This week’s free ebook giveaway is Randall Peffer’s first Cape Islands Mystery, Provincetown Follies, Bangkok Blues. The book is available in the Kindle, NOOK, Sony, Apple, and Kobo ebook stores. You have until October 23 to grab it.
And you should grab it. Not just because it’s free. But because it’s one of the best crime novels I’ve ever read. It’s haunting and atmospheric. It’s thought provoking. It also stars one of the more intriguing characters I’ve ever read, la.
If I was inclined to steal the description of Provincetown Follies, Bangkok Blues from our website, this is what it would tell you.
A mysterious fire sweeps through the commercial district of Provincetown, Massachusetts, and the police hypothesize that the blaze was set to cover up the murder of Big Al Costelano, a notorious P-town playboy, real estate tycoon, and mobster. The prime suspect is the victim’s estranged half-Vietnamese, half-African American, drag queen lover, Tuki Aparecio.
Michael DeCastro, a Portuguese American, former fifth-generation commercial fisherman, is Tuki’s court-appointed attorney. Up until now, DeCastro has thrived on doing good deeds like tenant-landlord arbitration or representing the underprivileged in divorce and custody battles. He is thoroughly unprepared for the likes of Tuki and the whole pack of nasty little secrets trailing behind her from Bangkok’s notorious tenderloin zone, the Patpong.
Knowing he should remove himself from the case, DeCastro finds himself both frustrated and intrigued by this dragon lady of 10,000 mysteries. And even though the evidence suggests otherwise, he believes Tuki is innocent. Unless DeCastro finds the creeps who framed her for the fire and murder, Tuki will die in prison, and he just can’t let that happen.
Notable book reviewer Sarah Weinman had this to say about the book—
“There’s been a healthy amount of buzz about Peffer’s newest tale and it’s easy to see why: the narrative has a furious drive, there’s a grand sense of weirdness to the point of hallucination, and the net effect is that it’s damn good — except for poor Michael, the lawyer sucked into a not-so-ordinary murder case that totally messes with his head, his life and possibly his existence.”
If this was just a business—a pushing of commodities from producer to consumer, I’d be inclined to stop there. I gave you a product description and a third party validation. It’s up to you, whether or not you want to spend the time downloading and reading the book.
But publishing has never been just a business to me.
I believe in connecting storytellers to audiences, books being one of the greatest tools we have for understanding what it means to be human and alive. What else can make people who would never otherwise interact understand each other, bridging whatever divides come from geography, class, race, and sexuality? I think it is essential that we celebrate those writers who are brave enough to log the miles, who dig themselves into uncomfortable situations in pursuit of the truth.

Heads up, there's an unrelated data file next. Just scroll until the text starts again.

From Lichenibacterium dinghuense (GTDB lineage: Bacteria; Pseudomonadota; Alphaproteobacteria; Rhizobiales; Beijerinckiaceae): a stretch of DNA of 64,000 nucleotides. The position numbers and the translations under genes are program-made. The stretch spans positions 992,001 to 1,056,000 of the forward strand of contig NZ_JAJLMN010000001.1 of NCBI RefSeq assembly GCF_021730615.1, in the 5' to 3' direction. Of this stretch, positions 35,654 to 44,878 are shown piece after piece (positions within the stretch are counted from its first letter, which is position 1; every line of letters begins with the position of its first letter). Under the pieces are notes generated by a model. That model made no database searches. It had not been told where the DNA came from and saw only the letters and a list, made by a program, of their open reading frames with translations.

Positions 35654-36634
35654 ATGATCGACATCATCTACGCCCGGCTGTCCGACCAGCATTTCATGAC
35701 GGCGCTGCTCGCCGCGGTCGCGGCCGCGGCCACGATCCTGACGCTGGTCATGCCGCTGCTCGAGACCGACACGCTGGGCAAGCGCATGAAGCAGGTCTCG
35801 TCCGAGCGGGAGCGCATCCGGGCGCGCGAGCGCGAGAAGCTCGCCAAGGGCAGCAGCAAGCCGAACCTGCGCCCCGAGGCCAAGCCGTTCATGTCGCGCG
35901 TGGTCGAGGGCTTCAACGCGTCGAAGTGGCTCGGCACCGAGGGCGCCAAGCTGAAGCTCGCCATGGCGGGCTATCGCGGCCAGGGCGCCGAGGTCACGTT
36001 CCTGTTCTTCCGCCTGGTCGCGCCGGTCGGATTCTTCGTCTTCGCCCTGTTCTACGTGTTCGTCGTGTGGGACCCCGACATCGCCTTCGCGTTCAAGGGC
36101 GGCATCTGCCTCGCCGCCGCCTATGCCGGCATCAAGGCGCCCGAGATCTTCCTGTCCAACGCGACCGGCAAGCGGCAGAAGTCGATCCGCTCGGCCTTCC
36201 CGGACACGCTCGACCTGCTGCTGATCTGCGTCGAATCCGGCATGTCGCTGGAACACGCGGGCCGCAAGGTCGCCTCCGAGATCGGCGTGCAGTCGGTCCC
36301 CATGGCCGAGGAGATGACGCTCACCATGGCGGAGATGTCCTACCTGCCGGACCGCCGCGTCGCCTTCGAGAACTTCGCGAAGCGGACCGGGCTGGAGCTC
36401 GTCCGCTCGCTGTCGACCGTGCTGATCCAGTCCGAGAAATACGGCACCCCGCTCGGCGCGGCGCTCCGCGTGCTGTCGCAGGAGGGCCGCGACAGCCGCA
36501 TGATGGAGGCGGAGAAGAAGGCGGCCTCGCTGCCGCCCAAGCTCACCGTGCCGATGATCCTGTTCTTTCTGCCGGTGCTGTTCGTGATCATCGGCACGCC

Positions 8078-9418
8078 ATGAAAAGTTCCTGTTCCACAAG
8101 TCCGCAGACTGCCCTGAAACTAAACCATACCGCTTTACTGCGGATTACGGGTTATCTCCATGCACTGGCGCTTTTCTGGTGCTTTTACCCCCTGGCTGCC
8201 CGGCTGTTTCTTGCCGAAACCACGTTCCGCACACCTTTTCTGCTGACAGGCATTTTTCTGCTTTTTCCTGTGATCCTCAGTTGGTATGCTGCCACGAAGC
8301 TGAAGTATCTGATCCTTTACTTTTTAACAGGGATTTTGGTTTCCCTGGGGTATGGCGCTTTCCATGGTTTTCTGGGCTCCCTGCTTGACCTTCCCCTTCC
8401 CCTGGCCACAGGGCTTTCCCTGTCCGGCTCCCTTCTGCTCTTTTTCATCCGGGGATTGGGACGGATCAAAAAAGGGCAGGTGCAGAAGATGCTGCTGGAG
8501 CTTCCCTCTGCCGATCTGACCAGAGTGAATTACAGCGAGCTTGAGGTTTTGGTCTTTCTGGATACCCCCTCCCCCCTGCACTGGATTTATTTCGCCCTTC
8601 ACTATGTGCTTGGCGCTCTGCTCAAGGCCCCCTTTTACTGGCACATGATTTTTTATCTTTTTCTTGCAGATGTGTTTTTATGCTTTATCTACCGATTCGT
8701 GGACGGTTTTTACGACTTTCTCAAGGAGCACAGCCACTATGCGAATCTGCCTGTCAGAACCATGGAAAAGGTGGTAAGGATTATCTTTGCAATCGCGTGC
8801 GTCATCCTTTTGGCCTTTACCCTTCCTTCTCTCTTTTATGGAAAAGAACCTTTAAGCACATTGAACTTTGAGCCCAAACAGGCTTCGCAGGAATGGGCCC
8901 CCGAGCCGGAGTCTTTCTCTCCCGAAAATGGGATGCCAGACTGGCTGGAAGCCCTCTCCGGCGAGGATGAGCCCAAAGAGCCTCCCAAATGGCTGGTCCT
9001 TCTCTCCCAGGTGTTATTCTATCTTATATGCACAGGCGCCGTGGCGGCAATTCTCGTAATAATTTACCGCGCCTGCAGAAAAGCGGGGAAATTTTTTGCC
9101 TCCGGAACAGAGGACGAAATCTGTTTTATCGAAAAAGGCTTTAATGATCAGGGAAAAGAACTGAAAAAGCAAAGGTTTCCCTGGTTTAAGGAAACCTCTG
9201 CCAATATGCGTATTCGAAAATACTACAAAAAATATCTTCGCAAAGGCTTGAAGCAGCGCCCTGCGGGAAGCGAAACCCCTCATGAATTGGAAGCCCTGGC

That’s where Peff comes in.
The guy has traveled a lot of the globe, picking up captivating stories of far off cultures and people with a reporter’s ear and a poet’s gift for putting you there, in the moment, not in a sterile tourist experience, but in the real and rawness of life as it happens.
That’s what makes Provincetown Follies, Bankok Blues so good. The fascinating details that don’t scream for attention, but get it just the same. The flawed, but beautiful characters. The struggle that comes with rethinking everything we think we know. The reinforcement that love happens in unexpected ways at unexpected times with unexpected people.
I’ve learned a lot about the world from Peff. Not just in his books, but in our conversations of things like the Portuguese saudade, the haunted island of Ballalae and the old naval base at Ondonga in the South Pacific, or what it’s like to ride a freight train across Vietnam with no real plan. Those stories have pushed me out onto the road, have pushed me to explore the nooks and crannies that aren’t really covered in the atlas, hoping to find compelling people and places.
A few years ago I started carrying my video camera with me when I hung out with Peff so that I could document some of the stories. One of my favorites—Peff’s search for Steam Train Maury Graham, the King of the Hobos—was originally the subject of a piece he wrote for National Geographic. Here’s Peff telling the story.